elsewhere on this site with vital comparison information between the
directors), which includes the lighting, depth, careful compositions and other
signatures. What is amazing here is
Romanek is in William’s genre, but comes up with a more realistic, soulful
result by ironically following his Rock N Roll aesthetic. Instead of just doing Kubrick well with some
personal additions as Williams, who adds Martin Scorsese elements, sometimes
explicitly. Romanek is also doing the
New York School of Filmmaking style, but in a way that post-dates Scorsese,
unlike Williams, who stays much closer to the 1970s aesthetic.
Faint (1.78 X 1) – Linkin Park could change their look
all they want to make sure they do not look like weaker, lamer music acts they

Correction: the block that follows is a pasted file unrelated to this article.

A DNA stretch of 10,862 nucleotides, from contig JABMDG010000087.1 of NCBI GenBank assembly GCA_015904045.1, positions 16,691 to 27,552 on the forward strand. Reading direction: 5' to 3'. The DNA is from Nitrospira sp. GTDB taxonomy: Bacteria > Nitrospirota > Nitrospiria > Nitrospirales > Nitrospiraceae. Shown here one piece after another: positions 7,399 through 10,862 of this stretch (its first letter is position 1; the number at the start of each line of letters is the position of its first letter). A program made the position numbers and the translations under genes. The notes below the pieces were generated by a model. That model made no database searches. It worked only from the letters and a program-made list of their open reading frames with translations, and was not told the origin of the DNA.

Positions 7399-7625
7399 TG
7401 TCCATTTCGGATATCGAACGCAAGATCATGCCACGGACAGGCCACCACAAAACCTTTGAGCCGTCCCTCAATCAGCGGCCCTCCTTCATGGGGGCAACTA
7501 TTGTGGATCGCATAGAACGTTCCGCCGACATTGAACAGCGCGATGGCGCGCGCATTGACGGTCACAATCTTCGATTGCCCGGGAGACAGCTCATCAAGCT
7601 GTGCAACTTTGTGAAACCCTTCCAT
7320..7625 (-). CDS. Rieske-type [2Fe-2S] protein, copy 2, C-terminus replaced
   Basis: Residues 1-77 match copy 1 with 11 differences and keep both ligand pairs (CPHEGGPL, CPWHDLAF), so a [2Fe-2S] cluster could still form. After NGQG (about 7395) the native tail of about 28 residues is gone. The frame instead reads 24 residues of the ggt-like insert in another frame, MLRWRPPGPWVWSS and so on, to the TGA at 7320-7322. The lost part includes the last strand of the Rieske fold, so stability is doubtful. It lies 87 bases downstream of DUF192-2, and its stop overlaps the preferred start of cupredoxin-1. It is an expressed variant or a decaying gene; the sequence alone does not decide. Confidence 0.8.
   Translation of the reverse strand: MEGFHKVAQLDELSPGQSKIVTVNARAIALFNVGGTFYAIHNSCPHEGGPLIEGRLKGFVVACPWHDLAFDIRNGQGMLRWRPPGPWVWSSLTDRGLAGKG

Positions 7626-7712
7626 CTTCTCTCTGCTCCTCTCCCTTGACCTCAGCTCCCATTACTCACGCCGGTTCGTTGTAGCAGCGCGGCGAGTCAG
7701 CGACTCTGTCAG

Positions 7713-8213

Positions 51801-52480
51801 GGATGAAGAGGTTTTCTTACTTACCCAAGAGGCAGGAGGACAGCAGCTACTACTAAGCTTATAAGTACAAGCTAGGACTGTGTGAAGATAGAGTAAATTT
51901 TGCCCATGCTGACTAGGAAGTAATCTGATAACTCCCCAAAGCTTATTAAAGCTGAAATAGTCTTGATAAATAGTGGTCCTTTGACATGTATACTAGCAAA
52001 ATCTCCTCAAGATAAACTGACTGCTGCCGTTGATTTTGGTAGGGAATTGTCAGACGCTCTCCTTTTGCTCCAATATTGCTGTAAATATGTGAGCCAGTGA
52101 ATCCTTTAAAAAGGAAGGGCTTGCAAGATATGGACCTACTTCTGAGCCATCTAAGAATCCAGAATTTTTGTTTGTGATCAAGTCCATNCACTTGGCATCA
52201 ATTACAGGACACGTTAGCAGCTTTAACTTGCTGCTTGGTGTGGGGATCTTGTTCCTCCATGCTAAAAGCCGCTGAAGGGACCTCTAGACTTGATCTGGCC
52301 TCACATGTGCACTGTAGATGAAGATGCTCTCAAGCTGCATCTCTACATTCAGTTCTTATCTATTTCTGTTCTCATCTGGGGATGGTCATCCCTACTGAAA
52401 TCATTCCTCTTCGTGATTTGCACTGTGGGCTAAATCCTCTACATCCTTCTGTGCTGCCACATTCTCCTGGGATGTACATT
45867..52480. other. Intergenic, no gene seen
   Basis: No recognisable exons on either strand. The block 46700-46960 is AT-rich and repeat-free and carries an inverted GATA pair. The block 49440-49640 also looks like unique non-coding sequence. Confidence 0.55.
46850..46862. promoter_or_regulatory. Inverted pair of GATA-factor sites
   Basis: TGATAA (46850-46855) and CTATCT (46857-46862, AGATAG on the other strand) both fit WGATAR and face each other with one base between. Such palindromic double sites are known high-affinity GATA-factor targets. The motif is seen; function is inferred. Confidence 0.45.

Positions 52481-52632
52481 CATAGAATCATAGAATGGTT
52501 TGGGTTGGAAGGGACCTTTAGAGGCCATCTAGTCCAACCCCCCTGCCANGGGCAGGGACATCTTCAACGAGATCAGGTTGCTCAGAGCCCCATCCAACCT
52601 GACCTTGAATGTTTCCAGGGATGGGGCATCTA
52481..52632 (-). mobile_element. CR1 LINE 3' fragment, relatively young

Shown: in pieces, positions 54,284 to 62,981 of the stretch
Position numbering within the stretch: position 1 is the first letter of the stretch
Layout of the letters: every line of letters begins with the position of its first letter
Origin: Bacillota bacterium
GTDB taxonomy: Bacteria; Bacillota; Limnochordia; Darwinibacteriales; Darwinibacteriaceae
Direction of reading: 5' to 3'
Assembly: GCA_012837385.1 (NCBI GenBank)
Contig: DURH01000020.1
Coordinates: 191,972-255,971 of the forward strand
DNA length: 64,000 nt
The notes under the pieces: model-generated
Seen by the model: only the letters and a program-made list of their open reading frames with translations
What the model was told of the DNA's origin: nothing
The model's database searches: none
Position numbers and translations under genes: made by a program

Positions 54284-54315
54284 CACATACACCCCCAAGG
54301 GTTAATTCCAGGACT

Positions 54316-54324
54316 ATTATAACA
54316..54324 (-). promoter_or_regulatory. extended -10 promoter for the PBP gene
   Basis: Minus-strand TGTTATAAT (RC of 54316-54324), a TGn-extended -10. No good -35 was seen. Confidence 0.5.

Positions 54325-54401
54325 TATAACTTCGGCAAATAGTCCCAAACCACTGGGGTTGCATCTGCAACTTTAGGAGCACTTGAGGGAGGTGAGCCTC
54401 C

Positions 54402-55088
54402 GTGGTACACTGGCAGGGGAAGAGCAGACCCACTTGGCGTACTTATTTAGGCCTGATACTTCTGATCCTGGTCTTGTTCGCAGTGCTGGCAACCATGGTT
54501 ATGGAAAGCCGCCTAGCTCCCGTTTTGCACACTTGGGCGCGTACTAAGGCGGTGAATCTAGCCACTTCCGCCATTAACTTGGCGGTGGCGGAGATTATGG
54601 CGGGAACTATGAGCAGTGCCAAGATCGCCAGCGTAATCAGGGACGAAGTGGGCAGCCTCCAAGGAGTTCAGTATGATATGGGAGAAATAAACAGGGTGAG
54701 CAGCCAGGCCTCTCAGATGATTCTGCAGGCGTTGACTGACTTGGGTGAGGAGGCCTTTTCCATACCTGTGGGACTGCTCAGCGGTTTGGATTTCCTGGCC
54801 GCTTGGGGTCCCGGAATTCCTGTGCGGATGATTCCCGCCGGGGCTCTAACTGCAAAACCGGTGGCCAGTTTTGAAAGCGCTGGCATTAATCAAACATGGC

do not want to be associated with. The
extremes the lead singer alone has gone to in changing his hair is very telling
of their need to define themselves.
Romanek decides just to show them from the back of the stage in
silhouette and inadvertently makes one of the strongest videos they will ever
make, showing just how basically great and energetic a band they really are.
Can’t Stop – This Red Hot Chili Pepper’s
clip does an amusing thing by confining all their energy and personality to a
purposely small and prefabricated set.
It is a favorite of theirs and even if it is not one of this writer’s,
it is still one of their better ones.
Hurt (1.78 X 1) - A brilliant Video with the great
Johnny Cash saying goodbye for the ages in a landmark music career that got
less respect as the country betrayed itself and went conservative. Another way to think of this is that he